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Vinyl/ cassettes to CD


Tony.T
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As an aside to copying video to DVD, I've been asked by several people if we can convert vinyl records and/ cassette tapes to CD.

Well I'll be launching this service in the next few days.

How is it done you ask? Well in fact the way to do it can cost you nothing, you may well have all you need at home just gathering dust !!

Firstly watch this-

http://uk.youtube.com/watch?v=Mq5CSJ7LzrU

Then if you haven't got a record deck buy one of these off e-bay,   160289317962

If you need a cassette deck, buy one off e-bay, I've just bought a top of the range s/h technics deck for

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I think there are copyright issues, the same ones that stop us doing films and tv shows on video to DVD. As i understand it the personal use bit is when you do the copying yourself for your own use. If you copy for others and charge, you are infringing copyright.I'm not a lawyer so I might be wrong but thats how it was explained to me.

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Copyright is a problem however if the item is a home recording for home use then it becomes a grey area. You could make your own copyright release form where the customer takes on copyright responiblity. Records and prerecorded material are really a no no, but as time passes by this service will become more important. The turn will not be huge but a valueable service to offer for little cost.

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You are allowed by law to have a backup of digital media, this includes CD's and even software.. well this used to be the case not so long back anyway :)

So if we assume this is still the case and we get the customer to sign a copyright indemnity form then we should be in the clear?

Anyone got any wording we can use for a form?

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My understanding is that if any copyrighted material (photo film video cd etc)is brought in for copying it should be turned away if it has a copyright notice on it that clearly identifes the copyright holder.My rule is that i turn down this work. If an item comes in that appears to come from a professional source but is not stamped copyright then i copy it with an indemnity form. The copyright holder has a very weak case if he doesnt identify himself and asserts his copyright. The trouble with using an indemnity form on clearly copyrighted material is that you know it shouldnt be copied and if anyone comes after you its a poor defence that you passed the buck to your customer, most if whom dont have a clue what you are talking about!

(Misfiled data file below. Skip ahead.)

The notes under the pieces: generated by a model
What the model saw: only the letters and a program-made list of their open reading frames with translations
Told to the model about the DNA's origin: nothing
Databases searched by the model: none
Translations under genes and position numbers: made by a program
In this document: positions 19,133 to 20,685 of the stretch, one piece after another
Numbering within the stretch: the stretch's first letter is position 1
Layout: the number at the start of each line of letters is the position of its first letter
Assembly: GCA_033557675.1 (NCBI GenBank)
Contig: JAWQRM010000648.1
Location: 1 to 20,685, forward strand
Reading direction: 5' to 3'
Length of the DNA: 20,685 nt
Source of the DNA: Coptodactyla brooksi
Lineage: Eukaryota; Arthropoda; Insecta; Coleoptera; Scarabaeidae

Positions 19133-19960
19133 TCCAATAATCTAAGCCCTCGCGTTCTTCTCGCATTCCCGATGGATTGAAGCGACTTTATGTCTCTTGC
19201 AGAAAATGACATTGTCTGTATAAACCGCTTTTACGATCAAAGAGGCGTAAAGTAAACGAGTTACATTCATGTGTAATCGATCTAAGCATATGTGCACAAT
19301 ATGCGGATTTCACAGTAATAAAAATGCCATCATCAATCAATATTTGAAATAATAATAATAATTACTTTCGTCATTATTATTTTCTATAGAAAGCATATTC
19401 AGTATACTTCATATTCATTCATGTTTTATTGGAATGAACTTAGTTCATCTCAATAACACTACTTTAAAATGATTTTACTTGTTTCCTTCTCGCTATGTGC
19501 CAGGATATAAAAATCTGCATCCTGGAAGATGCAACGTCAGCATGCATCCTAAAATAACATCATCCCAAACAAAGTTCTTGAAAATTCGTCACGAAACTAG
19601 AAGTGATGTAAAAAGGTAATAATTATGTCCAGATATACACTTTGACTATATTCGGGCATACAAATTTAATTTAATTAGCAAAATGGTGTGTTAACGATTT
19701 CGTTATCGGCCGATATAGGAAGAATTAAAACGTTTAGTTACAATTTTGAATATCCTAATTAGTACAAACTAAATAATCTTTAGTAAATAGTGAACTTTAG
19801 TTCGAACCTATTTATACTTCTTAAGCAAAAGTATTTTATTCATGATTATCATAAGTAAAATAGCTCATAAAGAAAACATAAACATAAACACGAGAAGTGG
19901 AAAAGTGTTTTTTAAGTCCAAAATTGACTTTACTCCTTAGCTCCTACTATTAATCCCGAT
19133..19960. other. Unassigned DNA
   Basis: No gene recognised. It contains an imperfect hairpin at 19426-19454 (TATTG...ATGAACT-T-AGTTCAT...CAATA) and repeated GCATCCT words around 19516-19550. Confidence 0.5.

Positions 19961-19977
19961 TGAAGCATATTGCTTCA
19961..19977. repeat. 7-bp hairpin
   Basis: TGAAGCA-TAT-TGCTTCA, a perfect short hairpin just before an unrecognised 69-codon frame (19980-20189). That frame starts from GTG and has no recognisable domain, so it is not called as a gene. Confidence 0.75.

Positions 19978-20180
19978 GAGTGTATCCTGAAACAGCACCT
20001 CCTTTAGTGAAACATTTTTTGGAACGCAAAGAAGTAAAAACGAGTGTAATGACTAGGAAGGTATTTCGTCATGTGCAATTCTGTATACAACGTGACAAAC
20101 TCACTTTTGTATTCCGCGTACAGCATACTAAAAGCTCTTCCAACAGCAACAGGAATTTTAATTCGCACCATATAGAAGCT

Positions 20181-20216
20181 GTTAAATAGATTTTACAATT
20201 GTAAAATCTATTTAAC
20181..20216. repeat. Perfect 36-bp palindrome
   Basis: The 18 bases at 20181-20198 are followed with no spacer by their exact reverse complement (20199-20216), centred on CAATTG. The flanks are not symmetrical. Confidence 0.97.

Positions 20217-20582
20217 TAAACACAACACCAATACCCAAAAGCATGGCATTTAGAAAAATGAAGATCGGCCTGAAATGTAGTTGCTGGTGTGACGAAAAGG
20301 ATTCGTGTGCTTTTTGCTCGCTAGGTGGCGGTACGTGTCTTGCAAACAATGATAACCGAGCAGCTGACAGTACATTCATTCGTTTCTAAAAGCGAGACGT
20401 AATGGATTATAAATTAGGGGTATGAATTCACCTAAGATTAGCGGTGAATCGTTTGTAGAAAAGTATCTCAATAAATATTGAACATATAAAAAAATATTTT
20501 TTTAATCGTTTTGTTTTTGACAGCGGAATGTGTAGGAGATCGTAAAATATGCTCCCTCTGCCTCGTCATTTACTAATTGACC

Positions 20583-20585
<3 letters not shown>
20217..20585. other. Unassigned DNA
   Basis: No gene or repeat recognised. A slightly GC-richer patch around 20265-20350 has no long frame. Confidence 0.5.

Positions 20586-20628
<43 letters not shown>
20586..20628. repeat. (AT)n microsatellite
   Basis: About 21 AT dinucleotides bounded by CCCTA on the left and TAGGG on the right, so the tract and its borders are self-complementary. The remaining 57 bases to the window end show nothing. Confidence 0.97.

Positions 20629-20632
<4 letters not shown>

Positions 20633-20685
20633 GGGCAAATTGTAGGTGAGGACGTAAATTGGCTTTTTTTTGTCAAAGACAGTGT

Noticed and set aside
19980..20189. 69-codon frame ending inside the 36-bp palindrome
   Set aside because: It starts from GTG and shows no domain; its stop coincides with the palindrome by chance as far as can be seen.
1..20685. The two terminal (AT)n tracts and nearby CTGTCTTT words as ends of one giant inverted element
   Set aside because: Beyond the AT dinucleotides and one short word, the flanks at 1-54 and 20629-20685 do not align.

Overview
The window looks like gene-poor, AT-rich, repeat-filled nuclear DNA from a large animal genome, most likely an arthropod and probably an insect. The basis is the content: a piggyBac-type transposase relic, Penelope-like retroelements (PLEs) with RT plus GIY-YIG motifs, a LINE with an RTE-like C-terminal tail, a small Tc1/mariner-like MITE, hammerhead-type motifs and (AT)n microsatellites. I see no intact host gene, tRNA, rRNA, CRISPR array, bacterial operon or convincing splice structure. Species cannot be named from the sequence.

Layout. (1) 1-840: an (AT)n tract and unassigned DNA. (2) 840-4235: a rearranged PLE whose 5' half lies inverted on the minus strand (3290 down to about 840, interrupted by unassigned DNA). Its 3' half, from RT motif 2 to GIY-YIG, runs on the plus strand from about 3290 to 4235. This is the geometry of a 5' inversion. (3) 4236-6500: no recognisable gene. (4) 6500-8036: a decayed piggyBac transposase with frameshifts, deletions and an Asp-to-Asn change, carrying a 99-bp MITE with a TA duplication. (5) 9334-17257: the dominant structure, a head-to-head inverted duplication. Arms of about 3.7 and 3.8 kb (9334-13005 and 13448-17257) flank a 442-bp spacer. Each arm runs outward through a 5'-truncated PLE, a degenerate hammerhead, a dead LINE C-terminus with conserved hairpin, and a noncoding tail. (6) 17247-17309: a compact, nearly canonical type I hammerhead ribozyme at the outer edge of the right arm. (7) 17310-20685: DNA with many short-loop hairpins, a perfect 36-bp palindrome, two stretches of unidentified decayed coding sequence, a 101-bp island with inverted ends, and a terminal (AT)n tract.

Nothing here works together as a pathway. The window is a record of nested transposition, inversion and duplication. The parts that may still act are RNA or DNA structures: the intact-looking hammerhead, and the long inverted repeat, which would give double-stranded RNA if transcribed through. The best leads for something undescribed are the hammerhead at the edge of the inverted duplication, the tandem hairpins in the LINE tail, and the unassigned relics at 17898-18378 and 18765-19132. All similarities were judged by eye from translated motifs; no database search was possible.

The trouble  is if you turn down the work someone else will do it without worrying about such details. And big companies like making examples a little ones.

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I think it's a bit of a can of worms. My general rule is if in doubt don't take the work, not worth the worry.

I think if you are talking about vinyl records and pre-recorded audio cassettes, then they will be covered by copyright and it's probably irrelevant as to weather they are still available or not.

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My understanding is that if any copyrighted material (photo film video cd etc)is brought in for copying it should be turned away
Again, if some one does some investigationg into this whole issue I am almost 100% sure that you have a legal right to back up in case you suffer a loss or damage to your original, and this also included photographs.
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Copyright is a complicated issue. As has been mentioned, usualy you are allowed to make 'backup' copies of software, which is mentioned in 'terms and conditions'.

For dvd/cd/vinyl, I have looked, but cannot find, such a clause. This is a grey area, and arguments can be made for and against. If we transfer this to an area that we all feel at home with, i.e. Proffessional Photographer's work, how would you react if someone asked you to make a copy of one of your customers work that you had only printed a few days previously, purely for backup?

I have turned down an awfull lot of this kind of work, and seen it being done by others (mainly Tesco). But an interesting point, SINCE AIRING MY DISGUST OF THIS PRACTICE BY THE LARGE SUPERMARKETS, ON THIS FORUM, MY LOCAL TESCO HAS STOPED THE PRACTICE (thanks Neil!). Tesco would not stop doing this without a serious reason.

As with VHS to DVD, transferring vinyl/tape to CD would be a proffitable service to offer, and one I would certainly like to do, but without clarification and direction I could not afford to take the risk.

Maybe the PMA could give some direction on this?

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